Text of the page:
Labour Market Integration of Migrants. A MultiStakeholder Approach
Network Building Conference 10 & 11 April 2017


Motivational speeches

Liina Carr, Confederal Secretary, ETUC:


“For the ETUC, Labour-INT is not only a project. It is a piece of our strategy on migration and asylum . The trade union movement is aware that the arrival of new people in Europe is an opportunity but we are also aware that more people turn their sights and their steps towards the European continent to seek protection. A new challenge that forces us to re-think our strategies for reception and integration. 
Labour-INT is conceived to innovate: the project is European but the action is local. Exactly as the  management of migration and asylum policies should be. 

The trade union movement will operate in Labour-INT and our action will be based on solidarity, dignity and social dialogue.”

Valeria Ronzitti, General Secretary, CEEP:

“Public services employers have an essential role to play in creating job placements for refugees to help integrate them into society. Public services, as such, are first and foremost impacted by demographic ageing. Many unfilled vacancies co-exist with high unemployment throughout Europe. We believe that the arrival of refugees has the potential to help recruit for our sectors which are struggling the most.
CEEP believes that social partners cannot take by themselves the overall burden of integration but our engagement is key to attain the objective, and we have the power to complement what is being done by public authorities.

CEEP committed to work with the other economic and social partners to support inclusion of refugees into work and society in the TSS “Statement of the EU economic and social partners on the refugee crisis” in March 2016, and will pursue this common objective through the LABOUR INT project.”

Arnaldo Abruzzini, CEO, EUROCHAMBRES:

“Migration is a process that has been shaping societies and economies for centuries, and the process is not going to stop. Europe is one of the most attractive places in the world to live, work, develop in, and if we want Europe to remain that fantastic place, we need to organize ourselves in the best way possible to welcome and integrate the tide of people arriving to Europe and at the same time work out a proper combination of policies targeted to the origin countries, for those countries to develop and offer adequate conditions to their people for living, working and developing in their home countries.
Besides the humanitarian questions linked to the welcoming and integration of migrants in Europe, there is clearly an economic case for the successful integration of migrants, and Chambers of Commerce and Industry, as representatives of the business community, are contributing to the economic integration process.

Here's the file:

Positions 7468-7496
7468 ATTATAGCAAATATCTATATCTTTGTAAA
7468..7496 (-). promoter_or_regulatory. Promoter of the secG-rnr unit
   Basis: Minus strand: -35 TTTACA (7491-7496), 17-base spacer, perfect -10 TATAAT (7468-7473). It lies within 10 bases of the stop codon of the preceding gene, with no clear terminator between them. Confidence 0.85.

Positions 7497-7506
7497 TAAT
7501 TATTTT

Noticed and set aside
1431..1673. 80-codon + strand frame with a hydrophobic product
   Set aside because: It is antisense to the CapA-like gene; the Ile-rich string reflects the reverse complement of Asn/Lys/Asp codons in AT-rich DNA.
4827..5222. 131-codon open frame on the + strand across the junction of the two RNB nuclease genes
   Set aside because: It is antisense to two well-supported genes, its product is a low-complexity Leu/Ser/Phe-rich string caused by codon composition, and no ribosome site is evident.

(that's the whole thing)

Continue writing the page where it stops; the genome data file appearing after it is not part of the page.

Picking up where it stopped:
Labour-INT is a first attempt to share good practices with a multi-stakeholder approach and we are confident that the outcome of the project will pave the way for further initiatives in that field”.

Maxime Cerutti, Director Social Affairs, BusinessEurope:

"Economic and social partners are well placed to advise and support public authorities at the national and local level in their efforts to develop responses for the labour market integration of refugees. To effectively contribute to this process there needs to be a realistic assessment of the situation. Refugees arriving in Europe are fleeing war and persecution and often they do not hold the necessary skills and competences for a working environment in their host countries. Therefore, we need to assess what kind of support these people need and adapt legal frameworks, where this is necessary, to facilitate their labour market integration as quickly as possible."

Liliane Volozinskis, Director for Social Affairs, UEAPME:

“Labour market integration of migrants is not only an economic necessity but also needed for the stability of our societies. It requires a multi-stakeholder approach and strong partnerships at all levels between actors – e.g. public authorities, social partners, education and training providers, civil society organisations and a good understanding of each other’s role to overcome the multiple challenges.

Crafts and SMEs are most active at local level, integrating refugees either through on-the-job training, apprenticeship or work, strongly supported by their intermediary organisations, notably Skilled Crafts Chambers. Last but not least labour market integration should also rely on the strong potential of migrants to become entrepreneurs. However, the initial skills assessment which is at the heart of the Labour-INT project remains an important challenge, which is crucial for determining the right training and integration path of migrants”.

Claire Courteille, Director, ILO-Brussels:

“As an organisation which has social dialogue at its very heart, the ILO warmly welcomes the Labour-INT project through which the European social partners commit themselves to support the integration of refugees and asylum seekers into EU labour markets”

Marko Tanasic, ZSSS-UnionMigrantNet:

“For the UnionMigrantNet and for the trade union movement in general the equal treatment for all workers, without exceptions, is the core of our demands and the corner stone of the cohesive and multi-ethnic society. Our commitment starts from the lessons we have learned over past years: an advanced information system and efficient advocacy of migrant labour and social rights is the key to enable them to access a larger set of integration measures. This will be our priority, so everyone who share our principles is welcomed to join us and support us in these efforts”.

Teresa Albano, Economic Affairs Officer, Officer of the Coordinator of OSCE Economic and Environmental Activities (OCEEA):

“Under Construction”